Conscious and unconscious processes in social psychology
Instructor: Dr. habil. Istvan Siklaki
The concept of unconscious was not a household term in the field of social psychology until recently. However, during the last two decades unconscious (or automatic) processes earned special attention proving that beside conscious processes the cognitive unconscious has a basic role in our social information processing and behaviour – social perception, decision making, self, etc. The relationships between conscious, controlled and unconscious, automatic processes, and their interaction, is not clear as yet.
The topic is an interdisciplinary one as it includes all areas of cognitive science: psychology and social psychology, neuroscience – especially cognitive neuroscience -- linguistics, artificial intelligence, philosophy.
A central issue is the problem of conscious, voluntary control: is there objectively a conscious will that controls our psychological and social psychological processes, or all the phenomena covered by social psychology can be accounted for by non-conscious control processes. What is the origin of our experience that our conscious will controls our behaviour, what are the empirical evidence underlying this experience, or, on the other hand, what are the evidence suggesting that it is a mere illusion.
There are complex theories of consciousness based on empirical data, e.g., the social psychological theory of Baars, or the neurophysiological theory of Sommerhof. In parallel, there is a fast expanding empirical knowledgebase supporting the notion of a cognitive unconscious in a variety of fields such as the influence of emotions on action, the influence of subliminal stimuli on subsequent behaviour, the influence of unconscious factors on the perception of people and social groups, as well as the attitudes, prejudices towards them, the unconscious aspects of the self, etc.
This shift of emphasis from the conscious social processes towards the non- conscious ones might have an important applied consequence, as well: it can have a fundamental effect on the research methodology of social sciences. Evidence is accumulating to the effect that it is rather the rule, than the exception that we are not consciously aware of the underlying factors motivating our behaviour and decisions, i.e., there is hardly any causal relationship between our conscious experiences about our behaviour and the underlying forces. If and where this proves to be true, there is no point directly asking people about their impressions, about the causes of their decisions, i.e., the scope of validity for traditional self-report measures narrows considerably, while, at the same time, traditional and innovative indirect research methodologies gain significance.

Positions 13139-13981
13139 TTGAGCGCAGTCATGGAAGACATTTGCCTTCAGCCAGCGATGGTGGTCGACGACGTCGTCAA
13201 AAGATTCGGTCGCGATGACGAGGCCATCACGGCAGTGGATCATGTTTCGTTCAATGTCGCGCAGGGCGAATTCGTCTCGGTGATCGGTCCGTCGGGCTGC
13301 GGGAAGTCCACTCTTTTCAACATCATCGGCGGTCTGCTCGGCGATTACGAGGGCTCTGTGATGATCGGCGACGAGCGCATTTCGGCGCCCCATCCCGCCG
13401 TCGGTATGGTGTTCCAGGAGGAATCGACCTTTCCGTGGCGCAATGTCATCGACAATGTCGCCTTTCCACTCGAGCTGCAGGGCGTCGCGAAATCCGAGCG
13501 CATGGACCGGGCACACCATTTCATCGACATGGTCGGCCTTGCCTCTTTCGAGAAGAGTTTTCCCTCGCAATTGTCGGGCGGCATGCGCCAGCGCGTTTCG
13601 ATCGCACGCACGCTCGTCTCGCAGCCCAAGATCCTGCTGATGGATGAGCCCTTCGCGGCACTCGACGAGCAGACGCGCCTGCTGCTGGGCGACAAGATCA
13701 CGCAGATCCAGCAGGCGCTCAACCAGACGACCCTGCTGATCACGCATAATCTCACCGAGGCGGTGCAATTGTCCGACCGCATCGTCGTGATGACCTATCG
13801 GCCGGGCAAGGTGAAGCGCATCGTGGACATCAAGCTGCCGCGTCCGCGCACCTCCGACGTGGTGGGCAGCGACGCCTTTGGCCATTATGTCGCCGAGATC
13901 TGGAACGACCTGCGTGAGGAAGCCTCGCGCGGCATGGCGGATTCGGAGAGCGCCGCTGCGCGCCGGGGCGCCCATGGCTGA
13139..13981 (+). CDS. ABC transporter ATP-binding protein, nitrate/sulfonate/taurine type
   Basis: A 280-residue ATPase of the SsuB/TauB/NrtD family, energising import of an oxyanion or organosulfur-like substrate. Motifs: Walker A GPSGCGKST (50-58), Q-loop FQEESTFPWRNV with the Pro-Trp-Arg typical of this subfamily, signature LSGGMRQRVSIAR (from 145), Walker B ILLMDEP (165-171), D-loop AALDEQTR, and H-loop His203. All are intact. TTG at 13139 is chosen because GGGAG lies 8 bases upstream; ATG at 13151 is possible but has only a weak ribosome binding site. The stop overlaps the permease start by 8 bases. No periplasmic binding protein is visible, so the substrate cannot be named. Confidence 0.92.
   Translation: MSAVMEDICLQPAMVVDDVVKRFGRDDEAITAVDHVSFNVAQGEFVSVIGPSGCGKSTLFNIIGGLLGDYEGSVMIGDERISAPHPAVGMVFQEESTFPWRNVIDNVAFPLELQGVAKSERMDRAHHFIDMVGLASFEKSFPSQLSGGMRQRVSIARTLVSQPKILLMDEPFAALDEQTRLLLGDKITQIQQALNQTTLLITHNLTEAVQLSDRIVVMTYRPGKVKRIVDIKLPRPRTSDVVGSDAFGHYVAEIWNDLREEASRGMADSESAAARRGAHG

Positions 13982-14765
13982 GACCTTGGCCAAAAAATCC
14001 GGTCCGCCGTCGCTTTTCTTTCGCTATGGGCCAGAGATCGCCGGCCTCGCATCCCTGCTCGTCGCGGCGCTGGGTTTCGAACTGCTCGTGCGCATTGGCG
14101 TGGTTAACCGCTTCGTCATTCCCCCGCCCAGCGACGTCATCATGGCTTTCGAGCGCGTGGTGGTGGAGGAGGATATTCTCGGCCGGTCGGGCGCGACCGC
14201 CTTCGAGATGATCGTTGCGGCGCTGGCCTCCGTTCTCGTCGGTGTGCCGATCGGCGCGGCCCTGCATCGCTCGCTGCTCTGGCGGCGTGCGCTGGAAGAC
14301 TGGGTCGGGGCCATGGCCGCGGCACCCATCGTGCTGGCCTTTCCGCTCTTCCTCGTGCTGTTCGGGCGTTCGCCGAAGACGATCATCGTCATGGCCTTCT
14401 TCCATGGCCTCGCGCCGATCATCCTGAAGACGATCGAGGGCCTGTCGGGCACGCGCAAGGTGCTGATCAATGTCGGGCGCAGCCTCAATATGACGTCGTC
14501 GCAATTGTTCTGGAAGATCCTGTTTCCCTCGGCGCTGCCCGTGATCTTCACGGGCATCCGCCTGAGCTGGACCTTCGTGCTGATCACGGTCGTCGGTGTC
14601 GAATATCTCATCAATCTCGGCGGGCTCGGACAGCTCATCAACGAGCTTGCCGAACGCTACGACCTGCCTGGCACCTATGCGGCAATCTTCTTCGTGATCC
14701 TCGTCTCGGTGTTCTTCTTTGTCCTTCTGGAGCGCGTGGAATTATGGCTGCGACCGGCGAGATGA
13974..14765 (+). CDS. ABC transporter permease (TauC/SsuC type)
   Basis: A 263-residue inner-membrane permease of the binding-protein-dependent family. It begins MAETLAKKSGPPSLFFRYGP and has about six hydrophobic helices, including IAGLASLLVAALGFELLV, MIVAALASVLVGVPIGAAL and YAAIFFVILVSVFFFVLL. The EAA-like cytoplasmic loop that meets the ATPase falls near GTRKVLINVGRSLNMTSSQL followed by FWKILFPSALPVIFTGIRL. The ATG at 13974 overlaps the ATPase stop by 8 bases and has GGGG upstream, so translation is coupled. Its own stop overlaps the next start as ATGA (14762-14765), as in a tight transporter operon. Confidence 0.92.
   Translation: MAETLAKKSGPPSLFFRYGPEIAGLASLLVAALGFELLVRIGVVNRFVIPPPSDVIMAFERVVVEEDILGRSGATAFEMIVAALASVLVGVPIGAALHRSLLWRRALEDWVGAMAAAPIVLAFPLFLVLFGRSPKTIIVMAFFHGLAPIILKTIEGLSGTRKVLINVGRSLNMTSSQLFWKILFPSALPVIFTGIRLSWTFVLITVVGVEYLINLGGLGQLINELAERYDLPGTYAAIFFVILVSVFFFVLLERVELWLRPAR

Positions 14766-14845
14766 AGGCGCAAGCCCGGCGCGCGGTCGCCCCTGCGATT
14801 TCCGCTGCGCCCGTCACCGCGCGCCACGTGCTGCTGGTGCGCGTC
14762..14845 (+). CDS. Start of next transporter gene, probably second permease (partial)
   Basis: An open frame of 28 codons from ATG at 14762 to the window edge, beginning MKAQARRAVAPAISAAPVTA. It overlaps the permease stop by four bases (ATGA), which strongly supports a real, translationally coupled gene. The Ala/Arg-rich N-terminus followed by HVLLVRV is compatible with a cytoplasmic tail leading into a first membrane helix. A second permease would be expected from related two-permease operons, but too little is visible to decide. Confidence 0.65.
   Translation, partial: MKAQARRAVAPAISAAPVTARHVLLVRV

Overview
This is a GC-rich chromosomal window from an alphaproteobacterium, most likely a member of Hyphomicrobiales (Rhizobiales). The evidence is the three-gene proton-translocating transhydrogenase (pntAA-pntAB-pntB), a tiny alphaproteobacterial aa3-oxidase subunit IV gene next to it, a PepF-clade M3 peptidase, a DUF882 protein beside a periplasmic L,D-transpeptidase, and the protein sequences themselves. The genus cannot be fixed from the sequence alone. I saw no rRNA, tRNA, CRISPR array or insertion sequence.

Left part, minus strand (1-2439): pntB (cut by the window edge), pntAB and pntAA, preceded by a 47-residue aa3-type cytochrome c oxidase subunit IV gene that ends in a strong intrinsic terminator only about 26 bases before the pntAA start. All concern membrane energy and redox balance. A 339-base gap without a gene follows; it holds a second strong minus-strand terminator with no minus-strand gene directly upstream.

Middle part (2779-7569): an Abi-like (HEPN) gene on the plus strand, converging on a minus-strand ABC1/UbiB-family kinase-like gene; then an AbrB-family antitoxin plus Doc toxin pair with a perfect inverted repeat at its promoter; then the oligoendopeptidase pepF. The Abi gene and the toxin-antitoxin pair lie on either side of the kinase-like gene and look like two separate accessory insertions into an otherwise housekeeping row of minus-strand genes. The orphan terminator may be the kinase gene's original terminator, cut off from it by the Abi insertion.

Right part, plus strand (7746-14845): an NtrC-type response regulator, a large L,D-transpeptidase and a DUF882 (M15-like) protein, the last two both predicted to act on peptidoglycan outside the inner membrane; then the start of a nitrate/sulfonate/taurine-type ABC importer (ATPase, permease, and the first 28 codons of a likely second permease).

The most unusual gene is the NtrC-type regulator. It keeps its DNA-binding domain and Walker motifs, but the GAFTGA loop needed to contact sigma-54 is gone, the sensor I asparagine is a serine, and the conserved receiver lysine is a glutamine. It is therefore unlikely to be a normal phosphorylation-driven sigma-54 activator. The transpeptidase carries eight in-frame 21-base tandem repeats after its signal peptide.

The aim of the course is to introduce the participants in the current cognitive theories of conscious and unconscious processes, the conscious and non-conscious aspects of the major social psychological phenomena, the hypotheses about the (evolutionary) functions of conscious (as well as unconscious) processes, and to point out the relevance of such insights for the research methodology of the social sciences.
Hassin, Ran, R. , Uleman, James, S. & Bargh, John, A. (Eds.) (2005) The New Unconscious. Oxford University Press
Frith, Chris (2007) Making up the mind. How the brain creates our mental world. Blackwell
Wegner, Daniel M. (2002) The illusion of conscious will. Bradford Books, The MIT Press